The SSD is installed upside down. This means what you'd consider the 'top' side of the drive is cooled by the GPU's heatsink, while the typical bottom side of the drive is connected to its own screw-down baseplate. It's well designed and its location will benefit from systems that feature front to back case airflow, meaning cool air will pass right over the drive.

Asus Dual GeForce RTX 4060 Ti SSD benchmarks

Asus Dual GeForce RTX 4060 Ti SSD with SSD installed
Asus Dual GeForce RTX 4060 Ti SSD with SSD installed

Asus Dual GeForce RTX 4060 Ti SSD performance

Asus Dual GeForce RTX 4060 Ti SSD side view
Asus Dual GeForce RTX 4060 Ti SSD side view

The graphics performance of the Asus Dual RTX 4060 Ti throws up exactly zero surprises. Its small factory overclock isn't large enough to make a meaningful difference compared to a reference clocked card.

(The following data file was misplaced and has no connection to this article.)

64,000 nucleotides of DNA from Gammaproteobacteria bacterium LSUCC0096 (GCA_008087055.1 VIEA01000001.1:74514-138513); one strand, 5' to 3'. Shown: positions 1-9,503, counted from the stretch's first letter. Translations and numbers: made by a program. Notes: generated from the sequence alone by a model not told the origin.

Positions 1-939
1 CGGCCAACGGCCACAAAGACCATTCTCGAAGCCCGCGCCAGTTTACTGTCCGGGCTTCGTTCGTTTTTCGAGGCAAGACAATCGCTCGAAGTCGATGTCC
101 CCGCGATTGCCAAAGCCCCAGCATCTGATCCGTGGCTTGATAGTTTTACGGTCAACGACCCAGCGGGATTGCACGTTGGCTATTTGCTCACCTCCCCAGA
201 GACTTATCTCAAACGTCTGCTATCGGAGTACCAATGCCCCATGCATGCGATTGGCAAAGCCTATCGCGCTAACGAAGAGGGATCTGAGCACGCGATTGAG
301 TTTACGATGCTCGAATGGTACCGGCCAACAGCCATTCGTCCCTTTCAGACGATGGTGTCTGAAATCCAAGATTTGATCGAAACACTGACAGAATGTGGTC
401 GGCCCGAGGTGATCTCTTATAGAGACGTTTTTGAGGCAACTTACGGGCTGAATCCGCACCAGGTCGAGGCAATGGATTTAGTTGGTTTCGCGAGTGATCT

Basically, the RTX 4060 Ti is a very good 1080p gaming option. Apart from very demanding titles, such as Cyberpunk 2077 with the ray tracing options turned up, it's easily capable of over 60 fps in virtually all titles. It's not the worst 1440p option either, but at 4K it it'll definitely run out of steam. You can always turn on DLSS or Frame Generation for a more than healthy boost though, even at lower resolutions if you have a high refresh rate screen.

The RTX 4060 Ti's main competitor is the AMD RX 7700 XT. It has a superior memory subsystem and its raster performance is a highlight, but the RTX 4060 Ti's ray tracing performance is still a generation ahead. The RX 7700 XT has also benefited from a recent price drop, though I'd still lean towards the RTX 4060 Ti on account of its superior power efficiency and more developed ecosystem. You also can't show me a RX 7700 XT with an integrated SSD slot?

Cooling wise, the Asus Dual is perfectly capable of keeping the card running nice and chill. I recorded a peak temperature of 71°C. That's a few degrees warmer than you'll see with triple fan cards, but it still allowed the card to boost to well beyond 2,700MHz over a long gaming run. The card isn't the quietest dual fan card I've ever come across, but that's far from a game changer. A solitary dB or two isn't worth dwelling over.